You created an app, you are ready to release it to the world. But are you monitoring it? How will you know if something is off or something simply stopped working? This is where monitoring comes into the picture.
You will find lots and lots of guides about monitoring your applications. However, most of them are just focused on setting up a framework using some integration with some language. What they don’t discuss is what metrics you should be monitoring. This blog post exclusively targets that topic.
For monitoring our micro-services, we can start with the four golden signals, as…
Conditional HTTP requests are one of the little-known but widely used features. An intelligent client can determine the status and content of HTTP requests without actually transmitting the body over the wire. With conditional HTTP requests, you can reduce the work done by your server by identifying whether existing data available with the client still valid, hence saving bandwidth.
In conditional HTTP requests, the result of an HTTP request can be changed by comparing the affected resources with the value of a validator.
REST uses HTTP extensively — HTTP verbs in combination with URLs have special implied meanings and status…
If you are building a text-heavy web platform such as a blog or a documentation platform, your users expect a search functionality. One of the simplest and effective way to build search experiences is to leverage the full-text search (FTS) capabilities exposed by your database.
In this blog, we will look at building a search system for a web app that indexes various videos. Each video has a title, description, and associated metadata. We want our system to be searchable over video title and description. We will be using SQLAlchemy as our ORM layer for the underlying PostgreSQL database.
So, if you have been working on web services in this half of the decade, you must have come across the term “load balancing”. So what is load balancing? Let’s find out!
Load balancing, as the name suggests, is distributing work to multiple agents. In our case, we distribute incoming HTTP requests from browsers, apps or other servers between a pool of web servers that can serve this request.
Load balancing works primarily in two ways:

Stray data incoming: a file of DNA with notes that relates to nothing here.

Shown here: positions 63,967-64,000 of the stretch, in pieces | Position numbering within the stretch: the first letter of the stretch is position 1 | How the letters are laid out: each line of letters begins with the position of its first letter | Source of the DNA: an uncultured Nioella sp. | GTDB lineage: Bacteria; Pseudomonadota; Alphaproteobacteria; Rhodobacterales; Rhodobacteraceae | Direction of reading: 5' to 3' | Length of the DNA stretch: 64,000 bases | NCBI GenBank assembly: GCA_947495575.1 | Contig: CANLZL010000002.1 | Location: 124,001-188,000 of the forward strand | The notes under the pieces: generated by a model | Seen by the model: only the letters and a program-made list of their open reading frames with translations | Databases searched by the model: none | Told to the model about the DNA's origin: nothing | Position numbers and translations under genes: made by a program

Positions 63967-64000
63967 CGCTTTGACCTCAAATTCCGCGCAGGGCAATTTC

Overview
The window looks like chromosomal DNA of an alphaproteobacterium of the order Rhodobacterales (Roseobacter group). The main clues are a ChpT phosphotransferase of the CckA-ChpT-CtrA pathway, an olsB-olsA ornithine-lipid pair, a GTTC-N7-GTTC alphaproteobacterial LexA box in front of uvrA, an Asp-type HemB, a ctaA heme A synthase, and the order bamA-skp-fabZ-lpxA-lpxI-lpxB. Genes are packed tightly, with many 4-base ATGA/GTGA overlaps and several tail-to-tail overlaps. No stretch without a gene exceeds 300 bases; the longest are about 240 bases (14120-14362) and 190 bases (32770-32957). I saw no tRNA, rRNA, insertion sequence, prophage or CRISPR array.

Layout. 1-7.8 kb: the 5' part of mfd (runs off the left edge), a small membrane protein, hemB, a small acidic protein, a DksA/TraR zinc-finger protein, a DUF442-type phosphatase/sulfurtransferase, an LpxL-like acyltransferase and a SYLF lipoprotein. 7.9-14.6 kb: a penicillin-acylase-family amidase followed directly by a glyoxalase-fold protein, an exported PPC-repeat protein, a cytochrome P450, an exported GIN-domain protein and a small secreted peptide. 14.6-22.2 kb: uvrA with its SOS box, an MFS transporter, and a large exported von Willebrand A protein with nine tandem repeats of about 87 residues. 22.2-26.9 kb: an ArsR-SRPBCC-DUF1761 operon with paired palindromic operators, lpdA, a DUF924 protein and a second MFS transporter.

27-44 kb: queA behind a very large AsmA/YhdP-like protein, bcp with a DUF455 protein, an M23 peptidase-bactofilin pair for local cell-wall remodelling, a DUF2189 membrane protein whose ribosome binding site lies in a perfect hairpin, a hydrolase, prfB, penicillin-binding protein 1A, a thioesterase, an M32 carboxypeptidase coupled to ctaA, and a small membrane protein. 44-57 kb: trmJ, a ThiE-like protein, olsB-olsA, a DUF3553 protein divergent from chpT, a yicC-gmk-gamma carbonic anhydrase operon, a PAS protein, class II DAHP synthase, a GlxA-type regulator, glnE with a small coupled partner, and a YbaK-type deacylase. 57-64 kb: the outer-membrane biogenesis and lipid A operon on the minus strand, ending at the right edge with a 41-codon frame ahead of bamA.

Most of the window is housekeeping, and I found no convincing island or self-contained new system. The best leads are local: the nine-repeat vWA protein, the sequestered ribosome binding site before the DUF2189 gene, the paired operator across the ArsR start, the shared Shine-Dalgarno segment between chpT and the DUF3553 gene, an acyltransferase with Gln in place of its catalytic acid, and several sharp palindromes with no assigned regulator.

In client-side load balancing, we expect the client to distribute requests to each of the servers capable of serving the request. We…
This post is about the confusions of a programmer familiar with many other ORMs was asked to use Hibernate for the first time.
Before you ask “I thought you are a backend developer in working primarily on Java, how come you did not use Hibernate?” Yes, I am a Java developer. I write Java code for a living daily and no, I don’t use Hibernate often. I create REST APIs as the part of my daily job, but I don’t use Spring or Hibernate often. My Company uses JDBi extensively so I never had the chance to fully learn how…
Healthchecks are essential to signal whether a service is up and running normally. In a microservices-based architecture, health checks are used to discover healthy service instances. It is vital to have an accurate health check indicator for the reliability of our applications.
A client-library, load-balancer, or service discovery co-ordinator (such as consul) takes care of periodically checking each instance’s health. When connecting to the service, the library or load-balancer checks the instances’ status and binds only to healthy service instances. A monitoring service may also rely on the health indicator to fire-off alerts.
Your application health check should be a…
You may come across a
Makefile today or you may be writing one yourself. The
Makefile will have some targets such as
install. When invoked, these tasks run a bunch of commands. Sadly, such
Makefiles are no better than a task runner.
Makefiles are much, much more capable.
With fast disks and CPUs, we do not have a strong need to prevent duplicate work anymore. A
webpack build takes seconds, so small that you will be mostly okay with it running over and over.
But what if your tasks are not trivial enough?
You may have seen…
README is important — no matter if your software is open-source or purely internal. It will form the first impression of your code. The main goals of your README should be to convey the necessary information about what your code does and instructions for other developers to set up and contribute changes as soon as possible.
Here is a checklist for the perfect README.
Your repository needs a name. People will refer your project by that name. Good projects have memorable names. Even better when they connect to the primary functionality of the project. …
Envoy is a high-performance L4 and L7 proxy with wire-level support for multiple protocols such as HTTP, GRPC, MongoDB, DynamoDB, etc. It possesses advanced load balancing features including automatic retries, circuit breaking, rate limiting, all with the goodness of providing APIs for dynamically managing all its configuration.
PHP just celebrated its 25th anniversary. In our days of flashy frameworks coming up every other month, it’s not surprising to see tech evangelists calling for the death of PHP — since last few years, but it’s still strong with around 78% of the known web using it.
Bjarne Stroustrup, the creator of C++, has a quote here:
There are only two kinds of languages: the ones people complain about and the ones nobody uses.
Every language has a set of features that give you the uneasiness, you either make a compromise or create your own. If you choose to…